Thursday, April 07, 2005

Frozen Ham and Eggers at the Penny Arcade

Well, it's been a quiet few weeks here at NINS. I've returned from Dublin to Belfast and have now got a stack to catch up on before making the rather longer journey to South Africa, first to Durban and from there to Grahamstown on the Eastern Cape. As always, I'm not really looking forward to the travelling, but it'll be a fun week.

Today's task is to start on a redraft of the paper I plan to present in the Politics and International Studies Department, Rhodes University, on identity and Northern Ireland. I've published on (largely southern) Irish nationalism before, so am writing a rather stylised account of Ulster Unionism.

The article has to serve a two-fold purpose, though, because it's to appear in a collection of papers, most of whom will attack my position. So I have to say what I want to say (a continuation of my usual theme, that setting up states based on cultural claims will end in tears) and rebut the expected points of my fellow authors. I think I've found a way to do this, by basing the piece on the claim that Unionism as an Ulster/British/Protestant identity is at base political, driven by fears about the border. The NI state, explicitly designed for the protection of Unionists from the perceived threat of all-Ireland rule, was bound to fail, since it was bent to that purpose, just as its mirror down south very nearly failed because it was partly aimed at achieving some mythical, mystical, Catholic Irishness, rather than having regard for the welfare of all citizens or towards the creation of wealth. In other words, the double secession of the 1920s was pretty much a disaster for all of us.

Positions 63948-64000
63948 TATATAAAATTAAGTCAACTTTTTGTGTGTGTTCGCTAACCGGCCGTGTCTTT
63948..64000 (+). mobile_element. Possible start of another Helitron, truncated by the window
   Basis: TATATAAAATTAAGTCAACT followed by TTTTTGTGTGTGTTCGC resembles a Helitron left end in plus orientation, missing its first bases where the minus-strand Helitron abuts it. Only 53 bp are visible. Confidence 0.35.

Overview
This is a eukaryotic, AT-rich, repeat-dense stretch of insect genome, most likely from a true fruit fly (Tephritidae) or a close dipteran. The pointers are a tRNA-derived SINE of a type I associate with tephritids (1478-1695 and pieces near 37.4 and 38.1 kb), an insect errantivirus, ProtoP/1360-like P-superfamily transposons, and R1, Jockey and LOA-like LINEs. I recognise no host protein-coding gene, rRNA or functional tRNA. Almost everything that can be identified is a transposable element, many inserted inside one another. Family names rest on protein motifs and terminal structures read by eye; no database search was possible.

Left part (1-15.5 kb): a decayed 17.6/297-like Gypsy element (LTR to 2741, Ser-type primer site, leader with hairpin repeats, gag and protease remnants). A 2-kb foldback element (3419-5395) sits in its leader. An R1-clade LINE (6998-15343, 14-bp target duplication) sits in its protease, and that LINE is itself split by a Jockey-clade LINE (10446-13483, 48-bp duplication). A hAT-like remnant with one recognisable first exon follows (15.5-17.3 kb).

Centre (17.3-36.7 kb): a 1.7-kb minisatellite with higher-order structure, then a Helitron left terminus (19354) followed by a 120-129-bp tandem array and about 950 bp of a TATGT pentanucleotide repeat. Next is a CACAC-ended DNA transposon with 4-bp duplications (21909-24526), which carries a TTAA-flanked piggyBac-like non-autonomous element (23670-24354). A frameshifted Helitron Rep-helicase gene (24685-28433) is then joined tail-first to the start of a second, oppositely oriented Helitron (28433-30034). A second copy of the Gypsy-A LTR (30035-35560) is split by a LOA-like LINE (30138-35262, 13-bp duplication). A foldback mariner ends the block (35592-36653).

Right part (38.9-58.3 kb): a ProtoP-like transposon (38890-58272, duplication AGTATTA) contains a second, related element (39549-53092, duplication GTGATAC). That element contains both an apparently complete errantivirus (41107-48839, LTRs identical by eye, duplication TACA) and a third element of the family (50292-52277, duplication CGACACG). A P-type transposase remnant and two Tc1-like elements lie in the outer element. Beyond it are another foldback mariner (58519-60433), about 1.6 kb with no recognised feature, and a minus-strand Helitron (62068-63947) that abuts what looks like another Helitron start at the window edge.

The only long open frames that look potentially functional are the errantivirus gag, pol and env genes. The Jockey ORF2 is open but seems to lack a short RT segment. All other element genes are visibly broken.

The good thing is that communicating this to people in other countries really just entails a discussion about Belfast, the politics of fear and cultural claims in general. I'll just skip the more boring theoretical bits and get on with trying to get to grips with NI's literally intractable problems. Fun!

No comments: